2) Produce, purchase, provide PPE: Urgently produce, purchase and provide high standard personal protective equipment (PPE) for all healthcare workers.
We urge you to:
● Ensure transparency and equitable distribution in the supply chain so that every health care worker has equal access to the same universal high standard PPE with scientifically proven protective value.
● Endorse the Joint Commission’s statement supporting the right of every health worker to wear their own PPE when their institution cannot provide adequate protection commensurate with infection risk.
● Fully mobilize all state and federal resources, including invoking the Defense Production Act – for both immediate access to PPE and an ongoing organized central supply chain.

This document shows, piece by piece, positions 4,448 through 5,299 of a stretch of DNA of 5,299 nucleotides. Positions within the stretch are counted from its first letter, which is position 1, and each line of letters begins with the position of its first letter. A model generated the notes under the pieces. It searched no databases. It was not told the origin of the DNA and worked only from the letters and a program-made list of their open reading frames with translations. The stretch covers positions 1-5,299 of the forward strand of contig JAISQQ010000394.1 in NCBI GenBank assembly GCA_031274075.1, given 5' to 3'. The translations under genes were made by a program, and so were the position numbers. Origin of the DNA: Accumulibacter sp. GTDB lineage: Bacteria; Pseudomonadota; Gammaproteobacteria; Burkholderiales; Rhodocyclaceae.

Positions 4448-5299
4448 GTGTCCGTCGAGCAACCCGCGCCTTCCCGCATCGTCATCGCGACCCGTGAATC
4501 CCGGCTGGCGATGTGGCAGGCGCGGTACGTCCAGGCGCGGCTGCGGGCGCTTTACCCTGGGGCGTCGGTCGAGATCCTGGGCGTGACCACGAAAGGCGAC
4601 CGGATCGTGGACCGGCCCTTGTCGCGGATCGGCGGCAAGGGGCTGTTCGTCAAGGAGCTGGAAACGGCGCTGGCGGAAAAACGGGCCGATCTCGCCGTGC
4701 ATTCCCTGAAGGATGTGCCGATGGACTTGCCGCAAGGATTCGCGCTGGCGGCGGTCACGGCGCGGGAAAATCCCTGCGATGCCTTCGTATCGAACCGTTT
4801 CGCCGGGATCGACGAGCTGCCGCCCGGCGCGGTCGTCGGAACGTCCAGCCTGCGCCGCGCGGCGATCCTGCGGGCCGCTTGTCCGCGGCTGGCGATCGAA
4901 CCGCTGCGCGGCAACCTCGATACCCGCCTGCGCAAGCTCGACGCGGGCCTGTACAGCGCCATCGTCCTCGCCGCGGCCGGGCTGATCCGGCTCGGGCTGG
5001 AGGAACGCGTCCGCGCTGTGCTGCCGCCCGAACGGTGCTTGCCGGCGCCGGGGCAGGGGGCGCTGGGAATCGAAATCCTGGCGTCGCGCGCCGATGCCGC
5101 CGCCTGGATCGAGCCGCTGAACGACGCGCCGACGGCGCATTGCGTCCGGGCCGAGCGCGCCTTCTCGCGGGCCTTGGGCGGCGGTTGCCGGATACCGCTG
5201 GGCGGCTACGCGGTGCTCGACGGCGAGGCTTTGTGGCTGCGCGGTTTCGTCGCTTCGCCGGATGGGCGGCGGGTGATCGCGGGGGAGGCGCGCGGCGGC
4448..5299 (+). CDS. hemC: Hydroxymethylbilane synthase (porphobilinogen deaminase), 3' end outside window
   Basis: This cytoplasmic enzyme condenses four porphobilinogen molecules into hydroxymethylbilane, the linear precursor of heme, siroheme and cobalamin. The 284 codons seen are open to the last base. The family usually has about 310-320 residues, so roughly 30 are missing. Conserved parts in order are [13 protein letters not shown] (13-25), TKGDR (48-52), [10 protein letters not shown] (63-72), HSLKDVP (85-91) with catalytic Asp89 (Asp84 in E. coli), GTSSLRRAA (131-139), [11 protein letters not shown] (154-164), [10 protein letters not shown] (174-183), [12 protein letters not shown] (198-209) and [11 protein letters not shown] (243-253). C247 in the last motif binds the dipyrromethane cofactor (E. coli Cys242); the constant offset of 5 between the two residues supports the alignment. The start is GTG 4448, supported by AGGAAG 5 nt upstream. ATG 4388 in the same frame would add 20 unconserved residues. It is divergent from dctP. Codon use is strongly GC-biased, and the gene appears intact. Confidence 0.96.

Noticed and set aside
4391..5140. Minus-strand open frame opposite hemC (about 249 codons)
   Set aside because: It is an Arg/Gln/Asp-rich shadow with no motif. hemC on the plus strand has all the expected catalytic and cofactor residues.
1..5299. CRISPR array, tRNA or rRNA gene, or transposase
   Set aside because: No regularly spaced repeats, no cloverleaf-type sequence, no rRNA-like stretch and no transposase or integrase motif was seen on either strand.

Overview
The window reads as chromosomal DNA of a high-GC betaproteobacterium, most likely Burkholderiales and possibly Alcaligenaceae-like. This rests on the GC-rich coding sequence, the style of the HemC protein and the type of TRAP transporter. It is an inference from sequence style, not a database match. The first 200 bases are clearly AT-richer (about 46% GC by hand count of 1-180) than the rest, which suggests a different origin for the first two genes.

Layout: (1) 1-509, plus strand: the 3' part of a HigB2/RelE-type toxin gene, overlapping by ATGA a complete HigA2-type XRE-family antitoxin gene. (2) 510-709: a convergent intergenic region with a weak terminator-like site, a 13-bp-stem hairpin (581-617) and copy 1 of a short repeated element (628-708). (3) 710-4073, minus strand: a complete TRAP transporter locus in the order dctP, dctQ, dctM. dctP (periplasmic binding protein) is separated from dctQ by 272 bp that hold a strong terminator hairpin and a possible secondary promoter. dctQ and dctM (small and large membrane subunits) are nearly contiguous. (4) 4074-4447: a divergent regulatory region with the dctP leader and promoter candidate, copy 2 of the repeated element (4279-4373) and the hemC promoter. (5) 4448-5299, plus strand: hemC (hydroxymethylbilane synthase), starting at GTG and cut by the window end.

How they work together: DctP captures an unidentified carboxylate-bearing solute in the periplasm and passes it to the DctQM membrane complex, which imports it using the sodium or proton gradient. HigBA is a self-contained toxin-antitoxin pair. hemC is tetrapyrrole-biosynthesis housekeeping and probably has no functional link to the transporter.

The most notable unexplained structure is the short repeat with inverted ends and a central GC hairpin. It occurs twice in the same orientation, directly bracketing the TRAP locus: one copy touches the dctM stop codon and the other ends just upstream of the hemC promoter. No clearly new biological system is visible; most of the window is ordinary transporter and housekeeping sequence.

● Identify new proven protective prototypes of PPE and fund their production at scale. Provide incentives to manufacturers and companies to refocus their manufacturing on PPE production.
Why this is important:
Varying PPE guidelines across hospitals may be perceived to reflect available resources rather than best safety practices. Early in the Wuhan, China outbreak, 1300 healthcare workers became infected. After implementing high standard PPE, including full-body Tyvek jumpsuits and N95 masks, none of the 42,000 health workers sent to Wuhan were infected. Healthcare workers, who account for 1 in 6 COVID-19 infections in MA, commonly treat these patients in standard cloth gowns and surgical masks. All healthcare workers involved in direct (e.g. physicians, nurses, others) or indirect support of patient care (e.g. laboratory technicians, medical waste handlers, cleaning staff, security) are at risk of exposure and deserve a safe standard of protection tailored to exposure risk.